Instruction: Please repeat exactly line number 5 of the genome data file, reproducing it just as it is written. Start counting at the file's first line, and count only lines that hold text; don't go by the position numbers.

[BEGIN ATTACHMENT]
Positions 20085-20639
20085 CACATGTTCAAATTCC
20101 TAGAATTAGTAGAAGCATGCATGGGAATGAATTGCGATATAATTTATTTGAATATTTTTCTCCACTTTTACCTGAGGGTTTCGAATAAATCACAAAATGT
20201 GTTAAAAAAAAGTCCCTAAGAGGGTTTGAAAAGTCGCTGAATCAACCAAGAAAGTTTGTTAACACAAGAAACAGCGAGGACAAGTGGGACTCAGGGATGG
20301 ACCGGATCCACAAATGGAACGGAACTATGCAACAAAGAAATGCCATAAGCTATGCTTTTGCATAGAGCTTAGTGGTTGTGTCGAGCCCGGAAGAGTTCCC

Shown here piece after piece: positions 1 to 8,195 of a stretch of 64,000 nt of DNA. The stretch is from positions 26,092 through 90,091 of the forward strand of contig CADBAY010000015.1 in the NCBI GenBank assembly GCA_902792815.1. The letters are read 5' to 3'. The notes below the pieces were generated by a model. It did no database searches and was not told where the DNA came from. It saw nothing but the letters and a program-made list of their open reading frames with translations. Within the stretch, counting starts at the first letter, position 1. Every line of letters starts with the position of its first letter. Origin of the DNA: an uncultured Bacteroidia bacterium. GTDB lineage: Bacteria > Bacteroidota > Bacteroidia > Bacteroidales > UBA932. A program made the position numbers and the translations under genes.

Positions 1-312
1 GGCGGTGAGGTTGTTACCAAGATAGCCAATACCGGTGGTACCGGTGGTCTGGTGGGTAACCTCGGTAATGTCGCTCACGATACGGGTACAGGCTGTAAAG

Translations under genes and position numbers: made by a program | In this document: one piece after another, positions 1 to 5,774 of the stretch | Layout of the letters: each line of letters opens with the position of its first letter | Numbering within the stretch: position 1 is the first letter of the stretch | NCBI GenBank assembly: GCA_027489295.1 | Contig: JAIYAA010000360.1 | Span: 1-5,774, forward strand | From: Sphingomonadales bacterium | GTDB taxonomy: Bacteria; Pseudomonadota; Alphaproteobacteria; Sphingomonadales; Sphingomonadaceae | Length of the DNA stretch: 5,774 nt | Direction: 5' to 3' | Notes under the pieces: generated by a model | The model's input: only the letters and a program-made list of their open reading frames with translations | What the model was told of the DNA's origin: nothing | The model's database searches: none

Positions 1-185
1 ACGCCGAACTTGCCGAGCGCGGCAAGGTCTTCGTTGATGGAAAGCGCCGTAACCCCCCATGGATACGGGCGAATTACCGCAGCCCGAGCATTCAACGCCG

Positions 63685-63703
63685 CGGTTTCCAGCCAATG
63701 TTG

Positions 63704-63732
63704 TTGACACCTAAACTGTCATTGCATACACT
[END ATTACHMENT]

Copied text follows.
20301 ACCGGATCCACAAATGGAACGGAACTATGCAACAAAGAAATGCCATAAGCTATGCTTTTGCATAGAGCTTAGTGGTTGTGTCGAGCCCGGAAGAGTTCCC